Sister needed to be at tennis at 7:45 and tennis is all the way across town.  Mel needed to be at school at 8:15 at the latest.  I knew I could get to tennis and back and get Mel to school by 8:20 probably.  So I left with a knot in my stomach.  I hated it.  I was thinking; Is this the right things? What will I find when I arrive back home? Would I have done this if she was not in a wheelchair.? And the big ones, am I being fair? Am I doing the right thing.? Well in a nut shell, I found Mel about a block from the house, totally upset.  She had decided to push herself to school.  It’s at least 2 miles but could be done.  I picked her up at the curb and got her to school by 8:15.  She did not say a word.  I did not say a word.  I struggled with the scenario for the entire day.  Hy head hurt, my stomach never settled.  Did I do the right thing?  In looking back, I think so.  Would I do it again? Maybe.  But it was one of the hardest things I have ever done.  She was so sad, it broke my heart.   I will never, ever forget the look on her face as I round the corner.

So yes, parenting is hard but practicing what you preach is really, really hard.  It is so easy to recommend, to instruct.  But when push comes to shove, when you are alone, when no one is watching.. Do you follow your own advice?  And then again, you may, but each and every child is so different.  Each life is unique, every living moment differs by so many variables.

I will continue to ponder.  I will continue to strive to move forward.   To understand this role called parenting.

Parenting

The mysteries, the unknown, the constant self questioning.
The fear of not being,
Not being the parent when a parent is needed.
Of not holding when a body needs held.
Of not listening when all that’s needed is an ear
Preaching when practice is more important
Researching when spontaneous would do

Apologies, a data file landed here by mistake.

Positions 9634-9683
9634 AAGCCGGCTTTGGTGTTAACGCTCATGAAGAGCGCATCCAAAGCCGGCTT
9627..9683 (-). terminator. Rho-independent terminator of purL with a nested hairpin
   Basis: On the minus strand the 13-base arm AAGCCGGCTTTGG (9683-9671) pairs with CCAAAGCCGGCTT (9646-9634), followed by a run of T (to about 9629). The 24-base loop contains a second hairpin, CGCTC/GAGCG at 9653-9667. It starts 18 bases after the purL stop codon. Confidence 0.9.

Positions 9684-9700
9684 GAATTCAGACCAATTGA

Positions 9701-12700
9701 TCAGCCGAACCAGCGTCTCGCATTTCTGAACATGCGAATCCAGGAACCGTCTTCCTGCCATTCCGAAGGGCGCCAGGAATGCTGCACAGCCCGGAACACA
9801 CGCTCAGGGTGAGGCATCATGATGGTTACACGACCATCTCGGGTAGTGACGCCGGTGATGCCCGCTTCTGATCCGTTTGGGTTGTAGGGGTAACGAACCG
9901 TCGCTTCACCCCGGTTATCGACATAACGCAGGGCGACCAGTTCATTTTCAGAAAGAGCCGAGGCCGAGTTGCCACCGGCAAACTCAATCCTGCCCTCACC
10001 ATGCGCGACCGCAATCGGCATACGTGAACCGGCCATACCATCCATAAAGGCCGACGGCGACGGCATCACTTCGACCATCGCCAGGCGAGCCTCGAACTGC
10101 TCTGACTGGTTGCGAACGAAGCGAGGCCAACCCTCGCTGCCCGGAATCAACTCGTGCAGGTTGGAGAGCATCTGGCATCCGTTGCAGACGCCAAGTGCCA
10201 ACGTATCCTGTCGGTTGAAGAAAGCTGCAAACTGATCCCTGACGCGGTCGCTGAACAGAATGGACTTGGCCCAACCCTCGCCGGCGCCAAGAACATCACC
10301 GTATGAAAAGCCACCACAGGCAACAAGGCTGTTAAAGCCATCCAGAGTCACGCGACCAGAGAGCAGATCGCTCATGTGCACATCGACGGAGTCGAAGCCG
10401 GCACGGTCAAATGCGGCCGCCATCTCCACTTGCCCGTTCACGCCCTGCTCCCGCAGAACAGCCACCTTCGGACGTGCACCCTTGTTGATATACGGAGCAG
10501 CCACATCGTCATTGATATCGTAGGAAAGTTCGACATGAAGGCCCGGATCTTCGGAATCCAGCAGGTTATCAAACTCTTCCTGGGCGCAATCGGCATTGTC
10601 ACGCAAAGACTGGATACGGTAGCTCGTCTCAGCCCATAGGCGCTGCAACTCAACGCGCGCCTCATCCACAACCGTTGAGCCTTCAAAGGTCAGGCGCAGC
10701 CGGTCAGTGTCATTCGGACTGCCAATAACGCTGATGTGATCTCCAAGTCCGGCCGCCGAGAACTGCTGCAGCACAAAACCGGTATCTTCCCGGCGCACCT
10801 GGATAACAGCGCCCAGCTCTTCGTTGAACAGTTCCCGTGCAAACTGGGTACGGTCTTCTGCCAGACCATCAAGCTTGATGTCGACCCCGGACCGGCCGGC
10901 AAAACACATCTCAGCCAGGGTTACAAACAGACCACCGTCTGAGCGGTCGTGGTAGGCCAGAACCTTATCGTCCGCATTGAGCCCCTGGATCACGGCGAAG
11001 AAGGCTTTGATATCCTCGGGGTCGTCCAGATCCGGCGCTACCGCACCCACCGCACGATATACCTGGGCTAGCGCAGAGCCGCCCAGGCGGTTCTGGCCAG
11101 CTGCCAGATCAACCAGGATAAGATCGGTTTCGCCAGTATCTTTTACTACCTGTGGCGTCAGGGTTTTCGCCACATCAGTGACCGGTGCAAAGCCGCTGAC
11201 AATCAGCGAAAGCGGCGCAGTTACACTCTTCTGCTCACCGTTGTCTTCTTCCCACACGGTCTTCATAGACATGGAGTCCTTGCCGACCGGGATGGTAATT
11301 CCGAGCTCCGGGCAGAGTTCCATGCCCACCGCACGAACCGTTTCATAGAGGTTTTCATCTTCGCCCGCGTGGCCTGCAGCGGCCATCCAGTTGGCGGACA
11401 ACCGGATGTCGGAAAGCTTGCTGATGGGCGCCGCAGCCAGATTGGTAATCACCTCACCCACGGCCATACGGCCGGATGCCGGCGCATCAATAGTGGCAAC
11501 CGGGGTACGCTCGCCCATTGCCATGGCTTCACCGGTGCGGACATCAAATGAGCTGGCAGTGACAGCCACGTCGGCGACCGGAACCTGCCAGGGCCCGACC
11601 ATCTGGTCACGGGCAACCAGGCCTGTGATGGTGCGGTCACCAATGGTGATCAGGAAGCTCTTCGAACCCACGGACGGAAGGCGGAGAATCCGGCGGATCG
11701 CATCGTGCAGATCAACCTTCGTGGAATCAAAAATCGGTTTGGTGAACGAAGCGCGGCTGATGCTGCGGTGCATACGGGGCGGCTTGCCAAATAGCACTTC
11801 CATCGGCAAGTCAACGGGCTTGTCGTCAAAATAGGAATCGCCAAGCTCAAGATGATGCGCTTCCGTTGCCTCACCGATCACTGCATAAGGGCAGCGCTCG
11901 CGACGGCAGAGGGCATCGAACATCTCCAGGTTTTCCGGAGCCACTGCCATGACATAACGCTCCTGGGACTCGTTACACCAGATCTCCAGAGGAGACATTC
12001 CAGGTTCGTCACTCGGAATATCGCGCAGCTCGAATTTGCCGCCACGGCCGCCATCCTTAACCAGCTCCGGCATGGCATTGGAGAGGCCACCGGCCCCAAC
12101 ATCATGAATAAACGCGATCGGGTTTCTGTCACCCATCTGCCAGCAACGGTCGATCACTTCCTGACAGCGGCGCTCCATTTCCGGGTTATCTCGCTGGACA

And mostly, not gently guiding when a child’s is just lost

                                                                                                    April Anders

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2 thoughts on “Parenting, Advice and Follow Through

  1. You mean I can’t say “Do as I say and not as I do” anymore. Rats! Seriously, this is a great post. As parents, we are the role models and when we send conflicting messages..our kids become confused. But, we are also human and oft times forget our kids are watching us like hawks. It’s wonderful that you realize that you need to pay more attention to the things you do that don’t support the lessons you’re children want to learn. Great post and great advice!

  2. As a wheelchair user I would say what you did was ok. So many parents of physically challenged children/ younger people buffer there child from responsibility . That not good thing to do, I was treated same as my sister had same chore list. Same expectations if I was late missed my lift as it was nearly five miles my parents would call a taxi and I had to pay for it out of my pocket money. And I had to tell my teacher why I was late normally because I was messing around.
    But it really got me to start realising that being late effected only one person me.